bluebird bio begins treatment in Phase I trial of BB305 to treat sickle cell disease

6th February 2017 (Last Updated February 6th, 2017 18:30)

US-based clinical-stage company bluebird bio has begun treatment in the Phase I clinical trial (HGB-206) of its LentiGlobin BB305 drug product to treat patients with severe sickle cell disease (SCD).

bluebird bio begins treatment in Phase I trial of BB305 to treat sickle cell disease

US-based clinical-stage company bluebird bio has begun treatment in the Phase I clinical trial (HGB-206) of its LentiGlobin BB305 drug product to treat patients with severe sickle cell disease (SCD).

Designed to treat transfusion-dependent β-thalassemia and severe sickle-cell disease, LentiGlobin BB305 is a product candidate that leverages the firm's lentiviral gene delivery and T-cell engineering.

The ongoing, open-label Phase I trial will evaluate the safety and efficacy of LentiGlobin BB305 in the treatment of up to 29 subjects with SCD.

The study will assess the changes in red cell function tests, hemolysis markers, and frequency of clinical events secondary to SCD such as vaso-occlusive crises or acute chest syndrome.

"The ongoing, open-label Phase I trial will evaluate the safety and efficacy of LentiGlobin BB305 in the treatment of up to 29 subjects with SCD."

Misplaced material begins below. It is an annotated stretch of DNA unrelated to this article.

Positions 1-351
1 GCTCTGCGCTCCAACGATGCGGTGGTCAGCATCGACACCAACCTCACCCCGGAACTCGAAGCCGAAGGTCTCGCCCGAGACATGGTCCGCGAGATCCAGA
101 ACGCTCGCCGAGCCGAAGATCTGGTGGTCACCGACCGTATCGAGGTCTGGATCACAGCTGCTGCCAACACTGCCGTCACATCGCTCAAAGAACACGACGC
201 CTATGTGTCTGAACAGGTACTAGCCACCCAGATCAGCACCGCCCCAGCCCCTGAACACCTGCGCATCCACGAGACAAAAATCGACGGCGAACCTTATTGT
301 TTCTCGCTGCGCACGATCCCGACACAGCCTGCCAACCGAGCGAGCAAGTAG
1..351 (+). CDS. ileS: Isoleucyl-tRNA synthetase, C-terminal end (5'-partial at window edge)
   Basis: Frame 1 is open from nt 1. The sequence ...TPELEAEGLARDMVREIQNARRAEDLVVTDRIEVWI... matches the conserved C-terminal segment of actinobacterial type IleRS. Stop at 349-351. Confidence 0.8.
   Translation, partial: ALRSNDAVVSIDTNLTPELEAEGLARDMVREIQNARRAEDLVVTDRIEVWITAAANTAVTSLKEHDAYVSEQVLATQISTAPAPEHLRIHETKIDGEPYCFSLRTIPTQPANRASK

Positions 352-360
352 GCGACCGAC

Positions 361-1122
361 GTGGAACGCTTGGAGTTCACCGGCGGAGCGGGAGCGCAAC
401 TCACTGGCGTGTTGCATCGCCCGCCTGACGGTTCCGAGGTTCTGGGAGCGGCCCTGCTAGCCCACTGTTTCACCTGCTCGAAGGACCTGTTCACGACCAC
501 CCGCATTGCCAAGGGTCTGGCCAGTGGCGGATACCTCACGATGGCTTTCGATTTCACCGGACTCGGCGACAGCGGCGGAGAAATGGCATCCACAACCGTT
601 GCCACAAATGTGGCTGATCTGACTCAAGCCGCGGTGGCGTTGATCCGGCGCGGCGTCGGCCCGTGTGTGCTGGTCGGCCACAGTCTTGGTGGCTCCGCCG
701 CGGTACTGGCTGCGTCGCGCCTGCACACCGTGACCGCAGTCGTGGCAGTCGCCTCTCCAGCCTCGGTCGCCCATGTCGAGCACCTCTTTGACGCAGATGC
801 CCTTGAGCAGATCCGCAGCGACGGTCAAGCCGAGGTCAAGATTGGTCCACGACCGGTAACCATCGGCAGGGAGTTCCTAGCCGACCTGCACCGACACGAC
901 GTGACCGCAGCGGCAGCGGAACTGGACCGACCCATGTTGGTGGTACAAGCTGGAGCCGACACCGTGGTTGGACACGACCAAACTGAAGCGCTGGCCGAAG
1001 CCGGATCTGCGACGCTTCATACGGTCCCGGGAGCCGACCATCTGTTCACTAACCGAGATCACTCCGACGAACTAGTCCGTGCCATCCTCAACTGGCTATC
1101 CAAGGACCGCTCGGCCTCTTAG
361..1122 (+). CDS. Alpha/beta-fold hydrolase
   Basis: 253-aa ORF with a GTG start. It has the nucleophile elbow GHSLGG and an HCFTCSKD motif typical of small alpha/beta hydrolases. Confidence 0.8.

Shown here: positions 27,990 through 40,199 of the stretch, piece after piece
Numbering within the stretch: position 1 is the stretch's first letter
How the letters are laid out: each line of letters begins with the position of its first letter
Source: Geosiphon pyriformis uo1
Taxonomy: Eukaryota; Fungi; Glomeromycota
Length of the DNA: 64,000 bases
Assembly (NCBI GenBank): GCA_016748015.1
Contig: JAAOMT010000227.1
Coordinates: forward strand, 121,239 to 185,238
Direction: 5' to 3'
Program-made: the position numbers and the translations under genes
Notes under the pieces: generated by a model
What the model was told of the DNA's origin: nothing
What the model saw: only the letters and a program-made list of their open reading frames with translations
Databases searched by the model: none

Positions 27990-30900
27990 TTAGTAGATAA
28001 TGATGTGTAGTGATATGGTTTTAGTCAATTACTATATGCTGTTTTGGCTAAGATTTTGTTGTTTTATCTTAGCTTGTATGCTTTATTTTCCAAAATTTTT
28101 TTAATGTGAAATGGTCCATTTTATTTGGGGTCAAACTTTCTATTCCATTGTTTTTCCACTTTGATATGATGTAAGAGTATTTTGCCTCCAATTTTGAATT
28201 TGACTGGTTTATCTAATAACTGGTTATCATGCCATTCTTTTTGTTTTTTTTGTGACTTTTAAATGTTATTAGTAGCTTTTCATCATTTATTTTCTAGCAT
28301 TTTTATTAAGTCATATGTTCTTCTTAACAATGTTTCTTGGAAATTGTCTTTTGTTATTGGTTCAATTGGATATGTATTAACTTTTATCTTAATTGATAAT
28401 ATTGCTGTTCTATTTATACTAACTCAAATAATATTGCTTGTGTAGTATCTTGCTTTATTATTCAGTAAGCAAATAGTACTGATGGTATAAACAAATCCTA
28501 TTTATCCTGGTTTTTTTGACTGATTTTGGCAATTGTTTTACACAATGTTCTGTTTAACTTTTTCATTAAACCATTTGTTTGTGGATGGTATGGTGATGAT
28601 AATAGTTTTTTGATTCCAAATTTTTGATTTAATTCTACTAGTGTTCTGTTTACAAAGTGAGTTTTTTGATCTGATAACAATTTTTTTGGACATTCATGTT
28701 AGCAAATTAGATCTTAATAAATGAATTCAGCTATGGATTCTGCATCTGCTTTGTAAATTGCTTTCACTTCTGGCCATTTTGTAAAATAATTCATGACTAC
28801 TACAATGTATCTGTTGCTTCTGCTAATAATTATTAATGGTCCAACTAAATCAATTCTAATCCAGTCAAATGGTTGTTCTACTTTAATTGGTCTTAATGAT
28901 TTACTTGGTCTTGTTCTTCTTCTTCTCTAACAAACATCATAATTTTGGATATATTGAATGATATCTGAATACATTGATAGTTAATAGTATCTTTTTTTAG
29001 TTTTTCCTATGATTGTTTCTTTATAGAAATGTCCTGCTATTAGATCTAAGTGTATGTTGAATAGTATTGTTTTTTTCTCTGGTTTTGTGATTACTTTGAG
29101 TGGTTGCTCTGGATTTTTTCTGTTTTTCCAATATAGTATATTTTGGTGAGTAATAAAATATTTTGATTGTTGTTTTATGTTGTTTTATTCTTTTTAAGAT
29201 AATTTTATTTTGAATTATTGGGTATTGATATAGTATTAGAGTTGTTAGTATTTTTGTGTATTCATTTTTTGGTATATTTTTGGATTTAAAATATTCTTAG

bluebird bio chief medical officer David Davidson said: “This research has informed numerous changes we have implemented in the HGB-206 study protocol that, in addition to the introduction of the transduction enhancers into our manufacturing process, we hope will improve in vivo VCN and HbAT87Q expression.

"The impressive drug product VCN achieved in the first patient under this amended protocol highlights the success of the changes to our drug product manufacturing process, and we are hopeful that these modifications will improve patient outcomes.”

The firm has incorporated multiple changes to the study protocol, such as increasing the percentage of transduced cells, cell processing and myeloablation, as well as introducing a minimum period of regular blood transfusions before stem cell collection.

The study will also explore an alternate hematopoietic stem cell (HSC) procurement method. These changes are expected to enhance the production of therapeutic anti-sickling hemoglobin (HbAT87Q).


Image: Blood smear illustrating sickle cell anaemia. Photo: courtesy of Keith Chambers/Wikipedia.